At the launch of the 2012-13 television season, GLAAD estimated that lesbian, gay, bisexual and transgender scripted characters comprised 4.4 percent of all scripted series regular characters on the five major broadcast networks: ABC, CBS, the CW, Fox, and NBC.
Of the 701 regulars counted in primetime scripted television programs, 31 are LGBT. This is the highest proportion of LGBT characters ever recorded in 17 years of surveying LGBT representation in the media.
“This year’s increase of LGBT characters on television reflects a cultural change in the way gay and lesbian people are seen in our society,” said GLAAD President Herndon Graddick on the organization’s website. “More and more Americans have come to accept their LGBT family members, friends, coworkers, and peers, and as audiences tune into their favorite programs, they expect to see the same diversity of people they encounter in their daily lives.”
While the increase of LGBT appearances in television is wonderful, the quality of these portrayals usually leaves much to be desired. The adage of balancing quality and quantity certainly applies here. Most LGBT portrayals in the media are rife with stereotypes and clichés. Gay male characters are usually shown as effeminate, dramatic and fashion-obsessed. Lesbian characters are usually written to seem as masculine as possible. Bisexual characters are often portrayed as promiscuous. Transgender characters are rarely seen at all.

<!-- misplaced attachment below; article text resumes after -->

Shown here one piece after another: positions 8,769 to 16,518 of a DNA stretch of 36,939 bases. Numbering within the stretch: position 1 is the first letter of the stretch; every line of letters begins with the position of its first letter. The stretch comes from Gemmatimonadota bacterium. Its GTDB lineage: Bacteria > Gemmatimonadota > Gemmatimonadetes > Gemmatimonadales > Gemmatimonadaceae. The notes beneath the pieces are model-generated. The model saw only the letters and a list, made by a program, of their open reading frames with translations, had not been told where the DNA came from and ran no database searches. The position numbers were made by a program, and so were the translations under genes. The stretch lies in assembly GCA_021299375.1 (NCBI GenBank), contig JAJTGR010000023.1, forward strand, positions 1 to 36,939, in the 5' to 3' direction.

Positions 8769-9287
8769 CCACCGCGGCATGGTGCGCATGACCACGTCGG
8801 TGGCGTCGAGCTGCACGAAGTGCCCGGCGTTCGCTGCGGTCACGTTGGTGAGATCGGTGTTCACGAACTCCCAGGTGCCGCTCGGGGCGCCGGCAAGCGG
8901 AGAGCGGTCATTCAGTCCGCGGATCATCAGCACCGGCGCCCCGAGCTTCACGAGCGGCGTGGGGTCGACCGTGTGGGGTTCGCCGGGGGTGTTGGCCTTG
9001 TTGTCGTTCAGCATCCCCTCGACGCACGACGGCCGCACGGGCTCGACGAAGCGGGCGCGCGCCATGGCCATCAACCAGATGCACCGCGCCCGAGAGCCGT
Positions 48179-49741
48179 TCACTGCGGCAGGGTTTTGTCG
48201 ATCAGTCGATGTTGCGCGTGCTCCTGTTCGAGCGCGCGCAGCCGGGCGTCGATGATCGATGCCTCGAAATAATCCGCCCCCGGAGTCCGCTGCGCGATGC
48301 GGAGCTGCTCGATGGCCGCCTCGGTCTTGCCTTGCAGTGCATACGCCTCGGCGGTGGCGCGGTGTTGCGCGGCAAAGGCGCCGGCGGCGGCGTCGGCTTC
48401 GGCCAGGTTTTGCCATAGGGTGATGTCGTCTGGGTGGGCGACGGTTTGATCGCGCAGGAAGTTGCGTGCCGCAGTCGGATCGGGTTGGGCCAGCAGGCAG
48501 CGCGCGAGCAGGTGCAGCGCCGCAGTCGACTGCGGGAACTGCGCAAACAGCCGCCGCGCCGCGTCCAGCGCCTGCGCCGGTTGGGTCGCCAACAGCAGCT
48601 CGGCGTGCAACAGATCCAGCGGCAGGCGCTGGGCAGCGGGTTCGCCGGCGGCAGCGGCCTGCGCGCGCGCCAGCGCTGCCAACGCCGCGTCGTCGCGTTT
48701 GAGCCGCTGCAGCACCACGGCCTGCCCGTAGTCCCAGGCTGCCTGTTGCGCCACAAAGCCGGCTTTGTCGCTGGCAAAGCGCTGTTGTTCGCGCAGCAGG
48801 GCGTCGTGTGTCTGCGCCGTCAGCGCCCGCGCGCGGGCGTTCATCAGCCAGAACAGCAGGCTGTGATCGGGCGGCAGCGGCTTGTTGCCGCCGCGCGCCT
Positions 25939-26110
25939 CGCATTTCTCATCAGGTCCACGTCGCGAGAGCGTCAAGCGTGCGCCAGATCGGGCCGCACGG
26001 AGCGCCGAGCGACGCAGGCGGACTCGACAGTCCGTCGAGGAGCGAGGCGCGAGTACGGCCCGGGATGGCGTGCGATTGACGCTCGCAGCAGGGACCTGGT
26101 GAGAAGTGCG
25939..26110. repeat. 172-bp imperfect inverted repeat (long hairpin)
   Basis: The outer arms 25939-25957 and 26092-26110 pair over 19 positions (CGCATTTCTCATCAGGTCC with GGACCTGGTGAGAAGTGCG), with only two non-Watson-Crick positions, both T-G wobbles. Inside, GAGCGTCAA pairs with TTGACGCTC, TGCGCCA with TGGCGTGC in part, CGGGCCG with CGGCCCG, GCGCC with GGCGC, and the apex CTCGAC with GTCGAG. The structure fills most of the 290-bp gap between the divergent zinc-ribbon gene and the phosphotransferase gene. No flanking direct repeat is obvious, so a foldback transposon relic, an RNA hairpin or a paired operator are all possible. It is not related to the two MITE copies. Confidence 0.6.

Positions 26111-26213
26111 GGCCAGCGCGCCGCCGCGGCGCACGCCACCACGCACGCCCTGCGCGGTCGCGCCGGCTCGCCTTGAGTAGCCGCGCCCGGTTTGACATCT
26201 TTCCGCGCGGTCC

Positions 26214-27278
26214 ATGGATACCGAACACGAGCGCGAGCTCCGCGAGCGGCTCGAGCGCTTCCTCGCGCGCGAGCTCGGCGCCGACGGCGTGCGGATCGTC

It is important that young LGBT people see characters they can relate to and identify with. Strong characters like “Degrassi’s” transgender teen Adam Torres can inspire LGBT people to live openly and courageously.
LGBT characters are also less likely to show affection on TV than heterosexual characters. When television and media wipes out normal, same-sex affection or makes it a “very special episode” to show a same-sex couple kissing, it further reinforces that it is outside the norm and perpetuates the idea that homosexuality is unnatural. If television networks simply showed a realistic representation of how real LGBT people interact, it would go a long way in shaping cultural and societal ideas of how gay couples interact.
Society is clearly changing. More people support gay rights than ever before. The media should reflect that.
Marie Chaney is an 18-year-old mass communication and fashion freshman from Monroe.